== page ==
Protecting Yourself from Identity Theft

Identity theft is one of the fastest growing crimes in the U.S. It occurs when someone steals your personal information, which can include your social security, driver's license and credit card numbers and so on. Entities that have had their databases compromised include the Department of Veteran's Affairs and University of Texas School of Business. The common fear among victims is that these thieves will use their personal data to access bank accounts, open new credit cards, obtain long distance calling accounts or take out loans.

In an effort to help fight identity theft, Congress added new sections to the federal Fair Credit Reporting Act (FCRA) when it passed the Fair and Accurate Credit Transactions Act of 2003 (FACTA). Privacy, limits on information sharing, consumer rights to disclosure and accuracy are all addressed.

An Overview of FACTA:

  • To self-monitor their credit history, consumers may obtain free copies of their credit report annually at or by calling 877-322-8228.
  • Businesses must leave off all but the final five digits of a credit card number on printed store receipts.
  • Employers must destroy all information obtained from a consumer credit report before discarding it.
  • Consumers who suspect they are the victims of identity theft need only to notify one of the three credit reporting services (Experian, TransUnion and Equifax) to initiate a nationwide fraud alert.
  • Mortgage lenders must provide the credit score they use to determine a loan's interest rate, regardless of loan approval.
  • Companies must provide training for their employees and document when it was completed. It should outline what the consequences are for any violations.

Reasonable measures of destruction of personal information include:

  • Burning, shredding or pulverizing documents so they become impossible to put back together or read.
  • Erasing electronic files that contain any consumer reports so they cannot be recovered.

After reviewing company practices to ensure that they are designed to reasonably protect personal information, some companies are hiring outside firms that specialize in destroying personal records.

Penalties include:

  • Civil liability - An employee can recover actual damages sustained if their identity is stolen from an employer. Or an employer could be liable for statutory damages up to $1,000 per employee.
  • Class action lawsuits - If a large number of employees are impacted, they may be able to bring class action suits and obtain punitive damages from employers.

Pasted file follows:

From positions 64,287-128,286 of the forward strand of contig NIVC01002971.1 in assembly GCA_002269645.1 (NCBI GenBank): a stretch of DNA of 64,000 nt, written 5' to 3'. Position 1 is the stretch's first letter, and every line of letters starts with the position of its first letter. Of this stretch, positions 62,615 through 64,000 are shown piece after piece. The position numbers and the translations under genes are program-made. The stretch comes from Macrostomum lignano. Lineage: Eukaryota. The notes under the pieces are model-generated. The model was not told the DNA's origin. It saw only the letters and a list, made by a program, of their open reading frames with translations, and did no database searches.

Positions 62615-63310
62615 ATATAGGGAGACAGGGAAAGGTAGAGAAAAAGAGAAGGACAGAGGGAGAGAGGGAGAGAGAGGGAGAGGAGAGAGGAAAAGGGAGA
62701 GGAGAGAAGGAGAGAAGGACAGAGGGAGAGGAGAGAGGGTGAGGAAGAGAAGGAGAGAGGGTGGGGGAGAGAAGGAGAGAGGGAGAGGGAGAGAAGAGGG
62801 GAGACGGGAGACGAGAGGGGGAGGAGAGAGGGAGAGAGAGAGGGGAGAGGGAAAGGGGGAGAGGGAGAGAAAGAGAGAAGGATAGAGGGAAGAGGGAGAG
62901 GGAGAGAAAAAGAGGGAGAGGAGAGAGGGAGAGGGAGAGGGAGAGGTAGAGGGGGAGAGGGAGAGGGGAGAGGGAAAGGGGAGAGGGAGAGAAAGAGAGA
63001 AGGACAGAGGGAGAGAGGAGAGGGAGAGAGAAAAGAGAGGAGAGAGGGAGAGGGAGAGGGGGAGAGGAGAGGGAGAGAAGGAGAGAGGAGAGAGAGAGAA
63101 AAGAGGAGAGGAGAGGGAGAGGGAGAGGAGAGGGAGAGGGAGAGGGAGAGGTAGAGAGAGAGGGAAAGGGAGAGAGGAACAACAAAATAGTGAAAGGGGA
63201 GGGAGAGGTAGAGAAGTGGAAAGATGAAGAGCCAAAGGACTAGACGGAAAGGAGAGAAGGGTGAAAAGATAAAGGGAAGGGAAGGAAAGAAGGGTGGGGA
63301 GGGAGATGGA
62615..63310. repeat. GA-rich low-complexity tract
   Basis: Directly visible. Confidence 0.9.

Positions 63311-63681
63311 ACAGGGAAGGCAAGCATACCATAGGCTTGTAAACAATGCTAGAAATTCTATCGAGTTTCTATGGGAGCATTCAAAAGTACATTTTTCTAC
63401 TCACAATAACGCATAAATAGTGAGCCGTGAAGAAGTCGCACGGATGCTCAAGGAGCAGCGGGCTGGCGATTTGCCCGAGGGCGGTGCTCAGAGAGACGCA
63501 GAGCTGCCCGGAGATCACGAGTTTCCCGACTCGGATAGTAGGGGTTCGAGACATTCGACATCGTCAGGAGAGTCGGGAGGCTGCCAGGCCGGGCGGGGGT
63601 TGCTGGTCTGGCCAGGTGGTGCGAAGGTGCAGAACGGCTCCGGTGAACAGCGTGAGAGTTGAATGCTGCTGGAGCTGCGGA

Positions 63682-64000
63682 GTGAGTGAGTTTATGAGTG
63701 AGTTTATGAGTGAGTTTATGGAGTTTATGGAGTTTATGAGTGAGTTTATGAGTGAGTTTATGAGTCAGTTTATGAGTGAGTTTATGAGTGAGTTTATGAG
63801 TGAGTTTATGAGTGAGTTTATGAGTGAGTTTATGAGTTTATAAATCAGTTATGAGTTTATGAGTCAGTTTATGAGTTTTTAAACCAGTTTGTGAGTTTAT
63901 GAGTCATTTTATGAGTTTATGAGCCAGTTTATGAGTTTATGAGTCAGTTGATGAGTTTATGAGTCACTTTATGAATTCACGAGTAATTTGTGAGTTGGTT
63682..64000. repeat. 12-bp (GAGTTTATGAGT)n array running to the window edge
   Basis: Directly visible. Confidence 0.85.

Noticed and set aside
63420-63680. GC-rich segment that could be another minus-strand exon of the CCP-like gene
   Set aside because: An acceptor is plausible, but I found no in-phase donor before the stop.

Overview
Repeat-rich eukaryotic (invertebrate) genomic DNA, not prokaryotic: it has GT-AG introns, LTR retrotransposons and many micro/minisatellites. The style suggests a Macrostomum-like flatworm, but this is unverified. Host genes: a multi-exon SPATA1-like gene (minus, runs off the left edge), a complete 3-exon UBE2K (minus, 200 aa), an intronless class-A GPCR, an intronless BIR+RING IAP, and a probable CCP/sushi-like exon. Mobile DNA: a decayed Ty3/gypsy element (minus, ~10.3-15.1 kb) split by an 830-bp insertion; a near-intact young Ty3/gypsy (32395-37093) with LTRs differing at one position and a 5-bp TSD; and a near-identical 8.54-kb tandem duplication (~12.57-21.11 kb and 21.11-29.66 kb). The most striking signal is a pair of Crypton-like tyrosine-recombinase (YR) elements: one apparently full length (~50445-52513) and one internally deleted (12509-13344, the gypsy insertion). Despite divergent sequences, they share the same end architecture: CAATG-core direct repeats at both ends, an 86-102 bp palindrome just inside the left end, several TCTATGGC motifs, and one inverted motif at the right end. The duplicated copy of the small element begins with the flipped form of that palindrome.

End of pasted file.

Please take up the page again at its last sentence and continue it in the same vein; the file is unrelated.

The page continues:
• Federal fines - An employer can be fined up to $2,500 per violation.

The law applies to any business that collects personal information or consumer reports about customers or employees to make decisions within their business. This most definitely applies to real estate brokerage offices. All records should be stored in a secure method so as to protect all personal data relating to agents and most definitely data pertaining to clients. Look at the next step in protecting your company from potential liability.

According to the FTC, a reasonable plan for a company to safeguard personal information includes:

  • Designating an employee to coordinate and be responsible for the security program.
  • Identifying material internal and external risks to the security of these personal data.
  • Designing and implementing reasonable safeguards to control the risks identified in the risk assessment.
  • Continually evaluating and adjusting the security plan in light of the results of ongoing monitoring and testing of the program, material changes to business arrangements.
  • Creating a mitigation plan that kicks in when there is a privacy or security breach and there is a need to "repair it" immediately in the eyes of customers, government regulators and management.

Private individuals can take the following safeguard steps to protect their identity from theft:

  • Burn or shred any financial papers, mail or credit reports that contain personal information. Never recycle that paper.
  • Call 1-888-5OPT-OUT and request that credit card companies stop sending pre-approved credit card applications. Also, ask your credit card companies to stop sending you "convenience checks". These are sent monthly by your credit card companies and your contact to cancel these will most realistically need to be a monthly phone call until the message is implemented. In other words, keep after them until you get resolution.
  • Invest in a shredder that can destroy credit cards, CDs and staples.
  • Delete any e-mail that asks for personal information and instruct your employees and family members to do the same.
  • Hang up on any telemarketers who ask for your personal information. Instruct your family members to do the same.
  • Limit the number of credit cards you hold, both business and personal. Review your monthly statements, financial records and bank statements as soon as they arrive. The sooner you report a suspicious incident the better.
  • Companies should advertise their privacy policies on their website.
  • Use credit cards instead of debit cards. $50 is your maximum liability for credit cards.

Food For Thought:
Statistics show that if there is a security breach, 20% of your customers will no longer do business with you, 40% consider not doing business with you and 5% hire an attorney to sue your company.

For additional information, visit or call 877-FTC-HELP.

Rita Santamaria,
Owner and President,
Champions School of Real Estate